From Malthus to the Millennium Bug, apocalyptic thinking has a poor track record. But when it issues from Hillman, it may be worth paying attention. Over nearly 60 years, his research has used factual data to challenge policymakers’ conventional wisdom. In 1972, he criticised out-of-town shopping centres more than 20 years before the government changed planning rules to stop their spread. In 1980, he recommended halting the closure of branch line railways – only now are some closed lines reopening. In 1984, he proposed energy ratings for houses – finally adopted as government policy in 2007. And, more than 40 years ago, he presciently challenged society’s pursuit of economic growth.


When we meet at his converted coach house in London, his classic Dawes racer still parked hopefully in the hallway (a stroke and a triple heart bypass mean he is – currently – forbidden from cycling), Hillman is anxious we are not side-tracked by his best-known research, which challenged the supremacy of the car.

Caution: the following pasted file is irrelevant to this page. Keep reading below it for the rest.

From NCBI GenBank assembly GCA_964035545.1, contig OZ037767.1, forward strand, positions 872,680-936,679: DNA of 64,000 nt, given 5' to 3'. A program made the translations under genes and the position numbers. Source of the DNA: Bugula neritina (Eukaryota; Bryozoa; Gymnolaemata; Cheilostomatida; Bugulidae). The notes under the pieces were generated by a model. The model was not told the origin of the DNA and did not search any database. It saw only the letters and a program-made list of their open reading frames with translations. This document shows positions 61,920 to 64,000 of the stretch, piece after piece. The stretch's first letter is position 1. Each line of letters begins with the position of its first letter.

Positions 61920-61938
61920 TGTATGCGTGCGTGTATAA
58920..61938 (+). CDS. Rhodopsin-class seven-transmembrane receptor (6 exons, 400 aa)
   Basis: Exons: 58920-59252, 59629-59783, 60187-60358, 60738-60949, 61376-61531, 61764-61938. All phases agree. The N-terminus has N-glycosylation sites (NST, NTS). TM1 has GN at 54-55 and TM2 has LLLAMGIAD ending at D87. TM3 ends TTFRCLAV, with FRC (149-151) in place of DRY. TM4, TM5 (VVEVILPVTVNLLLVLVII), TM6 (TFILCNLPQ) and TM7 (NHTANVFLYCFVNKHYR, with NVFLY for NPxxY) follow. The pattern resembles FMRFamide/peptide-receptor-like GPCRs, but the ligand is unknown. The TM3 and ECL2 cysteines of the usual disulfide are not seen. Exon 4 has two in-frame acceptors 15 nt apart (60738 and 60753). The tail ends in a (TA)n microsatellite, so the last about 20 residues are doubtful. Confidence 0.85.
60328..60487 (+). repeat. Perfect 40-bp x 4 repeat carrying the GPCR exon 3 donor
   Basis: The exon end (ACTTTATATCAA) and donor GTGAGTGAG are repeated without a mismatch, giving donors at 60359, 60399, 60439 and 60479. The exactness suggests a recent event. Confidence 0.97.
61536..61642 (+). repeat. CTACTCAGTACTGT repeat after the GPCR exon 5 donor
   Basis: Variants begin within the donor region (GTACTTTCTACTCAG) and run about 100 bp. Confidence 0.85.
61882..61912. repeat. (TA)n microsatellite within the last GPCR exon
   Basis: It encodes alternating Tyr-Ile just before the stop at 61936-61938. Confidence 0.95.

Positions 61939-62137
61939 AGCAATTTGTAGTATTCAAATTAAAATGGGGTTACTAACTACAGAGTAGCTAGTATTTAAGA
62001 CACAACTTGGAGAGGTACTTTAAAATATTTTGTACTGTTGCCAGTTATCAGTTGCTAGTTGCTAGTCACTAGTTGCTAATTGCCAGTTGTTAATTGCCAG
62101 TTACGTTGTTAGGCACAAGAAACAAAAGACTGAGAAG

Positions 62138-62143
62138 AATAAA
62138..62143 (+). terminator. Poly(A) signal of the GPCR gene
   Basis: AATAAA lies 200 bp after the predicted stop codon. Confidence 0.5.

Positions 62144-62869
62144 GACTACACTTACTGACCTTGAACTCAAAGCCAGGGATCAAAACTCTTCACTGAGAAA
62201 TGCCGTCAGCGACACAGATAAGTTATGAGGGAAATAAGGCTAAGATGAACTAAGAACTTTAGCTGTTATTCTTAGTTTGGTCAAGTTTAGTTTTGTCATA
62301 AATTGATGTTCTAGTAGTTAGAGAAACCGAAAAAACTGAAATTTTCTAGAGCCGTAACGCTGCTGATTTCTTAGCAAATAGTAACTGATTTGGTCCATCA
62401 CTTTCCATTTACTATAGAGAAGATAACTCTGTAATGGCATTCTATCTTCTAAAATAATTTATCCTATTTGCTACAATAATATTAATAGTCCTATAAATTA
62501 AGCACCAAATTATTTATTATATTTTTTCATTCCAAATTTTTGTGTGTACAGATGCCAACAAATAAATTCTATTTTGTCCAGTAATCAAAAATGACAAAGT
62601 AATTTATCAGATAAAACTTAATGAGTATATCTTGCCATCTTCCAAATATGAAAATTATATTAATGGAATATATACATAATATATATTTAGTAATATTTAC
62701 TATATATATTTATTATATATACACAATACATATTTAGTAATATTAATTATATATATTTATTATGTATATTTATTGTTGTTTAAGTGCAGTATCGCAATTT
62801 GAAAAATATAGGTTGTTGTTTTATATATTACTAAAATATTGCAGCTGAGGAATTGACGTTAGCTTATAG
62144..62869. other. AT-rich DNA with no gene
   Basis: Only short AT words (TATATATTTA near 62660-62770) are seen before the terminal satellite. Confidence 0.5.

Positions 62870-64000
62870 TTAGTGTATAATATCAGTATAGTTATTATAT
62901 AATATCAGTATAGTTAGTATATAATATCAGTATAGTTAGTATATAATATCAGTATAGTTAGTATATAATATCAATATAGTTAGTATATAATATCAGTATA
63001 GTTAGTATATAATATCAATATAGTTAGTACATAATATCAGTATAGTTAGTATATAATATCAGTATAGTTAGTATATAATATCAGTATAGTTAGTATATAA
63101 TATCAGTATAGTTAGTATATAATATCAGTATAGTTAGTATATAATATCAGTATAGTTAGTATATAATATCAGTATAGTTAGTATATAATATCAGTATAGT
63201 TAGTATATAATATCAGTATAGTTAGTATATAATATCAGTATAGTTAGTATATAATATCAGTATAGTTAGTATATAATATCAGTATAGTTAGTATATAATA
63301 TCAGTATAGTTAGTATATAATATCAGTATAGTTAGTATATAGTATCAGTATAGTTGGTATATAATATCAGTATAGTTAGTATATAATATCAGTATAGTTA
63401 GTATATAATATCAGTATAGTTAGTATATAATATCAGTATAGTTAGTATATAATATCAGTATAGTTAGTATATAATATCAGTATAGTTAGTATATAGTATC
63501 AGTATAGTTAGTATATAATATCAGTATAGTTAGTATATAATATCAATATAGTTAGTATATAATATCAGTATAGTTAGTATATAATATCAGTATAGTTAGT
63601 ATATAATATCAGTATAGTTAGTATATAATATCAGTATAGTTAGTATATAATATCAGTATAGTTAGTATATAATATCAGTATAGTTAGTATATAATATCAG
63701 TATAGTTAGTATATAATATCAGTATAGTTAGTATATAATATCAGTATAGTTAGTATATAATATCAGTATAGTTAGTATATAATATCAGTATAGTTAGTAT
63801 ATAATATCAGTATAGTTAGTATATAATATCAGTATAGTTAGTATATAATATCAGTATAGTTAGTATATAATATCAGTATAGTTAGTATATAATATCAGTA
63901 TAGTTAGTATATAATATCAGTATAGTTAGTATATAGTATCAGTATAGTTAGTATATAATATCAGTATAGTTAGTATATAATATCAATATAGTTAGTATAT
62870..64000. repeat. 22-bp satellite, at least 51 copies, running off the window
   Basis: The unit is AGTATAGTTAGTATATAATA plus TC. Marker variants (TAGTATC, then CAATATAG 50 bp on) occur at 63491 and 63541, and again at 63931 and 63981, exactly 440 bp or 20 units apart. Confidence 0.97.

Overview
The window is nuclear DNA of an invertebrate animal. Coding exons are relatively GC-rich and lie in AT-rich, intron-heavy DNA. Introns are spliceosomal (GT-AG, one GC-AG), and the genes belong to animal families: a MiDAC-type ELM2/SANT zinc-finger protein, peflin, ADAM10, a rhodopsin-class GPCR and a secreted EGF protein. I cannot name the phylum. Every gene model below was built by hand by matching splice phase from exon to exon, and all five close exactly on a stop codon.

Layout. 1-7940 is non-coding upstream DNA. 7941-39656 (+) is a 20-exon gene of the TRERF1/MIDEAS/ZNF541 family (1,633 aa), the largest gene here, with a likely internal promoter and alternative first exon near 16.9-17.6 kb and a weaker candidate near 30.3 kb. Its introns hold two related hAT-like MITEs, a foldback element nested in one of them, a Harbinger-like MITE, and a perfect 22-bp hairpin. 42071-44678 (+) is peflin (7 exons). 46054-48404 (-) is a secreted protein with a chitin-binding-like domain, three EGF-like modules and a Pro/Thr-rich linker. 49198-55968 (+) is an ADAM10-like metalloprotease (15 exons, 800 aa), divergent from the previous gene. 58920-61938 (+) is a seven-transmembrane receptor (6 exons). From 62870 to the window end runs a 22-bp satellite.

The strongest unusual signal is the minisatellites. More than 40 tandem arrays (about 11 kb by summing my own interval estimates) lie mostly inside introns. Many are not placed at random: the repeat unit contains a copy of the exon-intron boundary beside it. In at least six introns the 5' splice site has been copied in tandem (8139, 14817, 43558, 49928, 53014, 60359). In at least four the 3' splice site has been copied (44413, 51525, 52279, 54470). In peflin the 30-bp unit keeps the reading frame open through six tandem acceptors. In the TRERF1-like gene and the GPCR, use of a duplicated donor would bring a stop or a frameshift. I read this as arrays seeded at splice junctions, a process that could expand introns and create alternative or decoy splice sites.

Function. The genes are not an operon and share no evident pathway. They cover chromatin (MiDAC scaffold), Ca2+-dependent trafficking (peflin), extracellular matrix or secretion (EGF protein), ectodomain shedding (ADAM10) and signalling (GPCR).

“With doom ahead, making a case for cycling as the primary mode of transport is almost irrelevant,” he says. “We’ve got to stop burning fossil fuels. So many aspects of life depend on fossil fuels, except for music and love and education and happiness. These things, which hardly use fossil fuels, are what we must focus on.”


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Read more
While the focus of Hillman’s thinking for the last quarter-century has been on climate change, he is best known for his work on road safety. He spotted the damaging impact of the car on the freedoms and safety of those without one – most significantly, children – decades ago. Some of his policy prescriptions have become commonplace – such as 20mph speed limits – but we’ve failed to curb the car’s crushing of children’s liberty. In 1971, 80% of British seven- and eight-year-old children went to school on their own; today it’s virtually unthinkable that a seven-year-old would walk to school without an adult. As Hillman has pointed out, we’ve removed children from danger rather than removing danger from children – and filled roads with polluting cars on school runs. He calculated that escorting children took 900m adult hours in 1990, costing the economy £20bn each year. It will be even more expensive today.